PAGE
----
The bottom line: Other than stating it on this forum, never express your opinion to any of the parties your thoughts. That is, don't tell them who you think is right or wrong. The key is, 'the art of negotiation'. I'm not going to explain to you how I would negotiate because I would have to charge you. It would cost you a Bergen Intrepid Turbine Only you understand your customer and perhaps the shipper so you are in the best position to make that judgment. One thought is, perhaps negotiate the 'printer's cost' to settle the balance. That is, if the balance is $10,000 to the printer, and the printer's actual cost is $6,000, negotiate and see whether this amount would satisfy as settlement in full. And to take it further, perhaps settle on 'Material' cost. That is, what it costs to the printer on 'materials' only....paper, ink, etc..

These are some ideas to negotiate to minimize your losses. No one is going to come out ahead, well, unless you're the only one going to take the full hit.
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01-11-2006 03:32 AM  13 years ago
Flingwing Pilot

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Centerville, Georgia USA

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Who are the parties to the contract?
Danno,
Please excuse me if I sound critical. I am not. However, I may see the contractual issues differently. It appears that there was an agreement(contract) between you and the customer. There was also an agreement(contract) between you and the printer. There was, apparently, no agreement(contract) between the customer and the printer. The damage occurred between two parties with no contractual relationship. This damage would not have occurred between these two parties if you had not asked the printer to drop ship to the customer.

I assume, that you did not go to the printer's to make a final inspection of the product prior to shipment and delivery to your customer. (Remember, you are the printer's customer. Your customer is your customer.)

If I had this problem, I would rebid the order with another printer, inspect the order and have it delivered to my customer with an apology for the delayed delivery and ask to receive the rest of my bill. I would try to learn if the shipper had insurance against which to register a claim since packaging was substandard, I would negotiate with the first printer for some shared responsibility and a reduction in his bill since he has a chance to keep my future business if we restructure our relationship without playing the blame game. My goal would be to avoid any loss or even take a small loss, if necessary, to maintain relationships with my customer and the printer should I choose. I also do not want rancor between my customer and the printer. Remember, the only winners in a reasonable law suit are the lawyers.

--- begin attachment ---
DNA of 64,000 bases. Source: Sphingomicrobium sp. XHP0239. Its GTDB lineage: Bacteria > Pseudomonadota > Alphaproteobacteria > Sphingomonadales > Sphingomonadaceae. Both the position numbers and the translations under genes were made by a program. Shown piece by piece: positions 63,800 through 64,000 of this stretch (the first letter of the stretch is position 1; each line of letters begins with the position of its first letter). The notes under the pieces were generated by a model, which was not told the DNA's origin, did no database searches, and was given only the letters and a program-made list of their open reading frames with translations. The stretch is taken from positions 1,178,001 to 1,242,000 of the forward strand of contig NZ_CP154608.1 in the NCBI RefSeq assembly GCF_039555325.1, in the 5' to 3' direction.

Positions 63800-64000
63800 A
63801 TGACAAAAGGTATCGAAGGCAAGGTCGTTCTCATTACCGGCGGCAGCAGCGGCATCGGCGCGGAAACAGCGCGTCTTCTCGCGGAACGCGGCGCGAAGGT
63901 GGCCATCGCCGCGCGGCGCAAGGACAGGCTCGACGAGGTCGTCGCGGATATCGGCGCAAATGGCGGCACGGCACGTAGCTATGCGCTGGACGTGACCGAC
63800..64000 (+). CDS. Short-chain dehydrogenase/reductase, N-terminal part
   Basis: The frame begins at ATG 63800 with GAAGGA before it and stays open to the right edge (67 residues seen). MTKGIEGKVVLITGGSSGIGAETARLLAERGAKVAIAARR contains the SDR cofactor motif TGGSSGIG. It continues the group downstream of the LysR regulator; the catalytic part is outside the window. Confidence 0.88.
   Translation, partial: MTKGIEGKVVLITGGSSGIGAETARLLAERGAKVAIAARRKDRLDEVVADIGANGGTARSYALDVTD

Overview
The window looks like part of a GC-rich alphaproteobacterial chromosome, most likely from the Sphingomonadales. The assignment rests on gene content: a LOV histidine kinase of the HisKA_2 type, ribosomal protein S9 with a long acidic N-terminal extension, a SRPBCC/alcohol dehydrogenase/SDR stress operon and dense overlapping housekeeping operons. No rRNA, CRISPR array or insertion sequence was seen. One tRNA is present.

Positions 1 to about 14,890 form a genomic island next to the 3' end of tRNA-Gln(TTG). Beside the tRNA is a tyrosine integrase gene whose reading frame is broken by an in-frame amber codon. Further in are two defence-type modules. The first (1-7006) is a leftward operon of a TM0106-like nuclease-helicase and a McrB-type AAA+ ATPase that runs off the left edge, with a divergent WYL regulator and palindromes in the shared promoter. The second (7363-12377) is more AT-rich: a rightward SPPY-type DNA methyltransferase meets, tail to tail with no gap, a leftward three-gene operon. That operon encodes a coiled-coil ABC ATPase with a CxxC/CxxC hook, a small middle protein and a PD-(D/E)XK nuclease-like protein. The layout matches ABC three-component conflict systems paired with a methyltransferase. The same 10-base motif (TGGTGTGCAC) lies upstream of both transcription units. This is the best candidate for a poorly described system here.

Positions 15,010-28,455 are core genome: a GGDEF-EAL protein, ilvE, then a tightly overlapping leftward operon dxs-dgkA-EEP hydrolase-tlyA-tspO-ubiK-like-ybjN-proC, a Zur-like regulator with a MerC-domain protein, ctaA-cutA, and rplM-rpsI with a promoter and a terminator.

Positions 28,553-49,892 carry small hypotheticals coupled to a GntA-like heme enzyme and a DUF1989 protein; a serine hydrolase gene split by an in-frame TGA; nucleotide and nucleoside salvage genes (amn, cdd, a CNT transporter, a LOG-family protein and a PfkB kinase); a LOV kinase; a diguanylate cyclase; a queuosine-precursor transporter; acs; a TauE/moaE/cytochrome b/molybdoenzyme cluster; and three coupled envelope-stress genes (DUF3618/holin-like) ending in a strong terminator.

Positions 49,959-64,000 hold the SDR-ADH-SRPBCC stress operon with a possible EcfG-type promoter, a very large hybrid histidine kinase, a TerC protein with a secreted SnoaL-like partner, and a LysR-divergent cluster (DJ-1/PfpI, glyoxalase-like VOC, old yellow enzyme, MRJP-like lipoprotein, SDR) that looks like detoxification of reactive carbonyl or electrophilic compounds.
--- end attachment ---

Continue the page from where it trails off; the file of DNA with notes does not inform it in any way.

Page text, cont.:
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01-11-2006 03:56 AM  13 years ago
Dakine

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OC, Commifornia

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Remember, the only winners in a reasonable law suit are the lawyers.
You've got it half right: Even 'unreasonable' law suits are winners

Further suggestion: Don't make business decisions with emotions. Emotions end up with law suits. Try to resolve the issue as a reasonable business person and most importantly from a customer service standpoint before you start regurgitating 'the contract' as some will suggest.

Flingwing,

It's very simple, there are too other parties, he's got to negotiate with both. Let the lawyers handle the elements of a contract in court. For now, focus on 'the customer'.
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01-11-2006 04:08 AM  13 years ago
fitenfyr

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Port Orchard, Washington

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Kind of too late in this case, but something to think about in the future.

When my dad does ad specialty orders through their business he always builds in a 10% or so "shrinkage" to the order.
All of these items are a 3 way transaction and he handles them much the same way you did on this one.
This allows the items to be damaged in shipment without any loss in what the customer needs for the actual project.

Where he ran into a VERY similar problem years ago was in some coffee cups drop shipped to a reunion. They were time critical and shipped to arrive within days of the event.
The shipper broke several cases of them and there was not enough shrinkage built into the order.

Like has been mentioned here calm heads worked through the problem and the client came back for following years.

Lessons learned on both sides.
Keep your cool and talk to the client/shipper/printer.
It will all work out in the end.
Jason Stiffey
Fly Fast....Live Slow...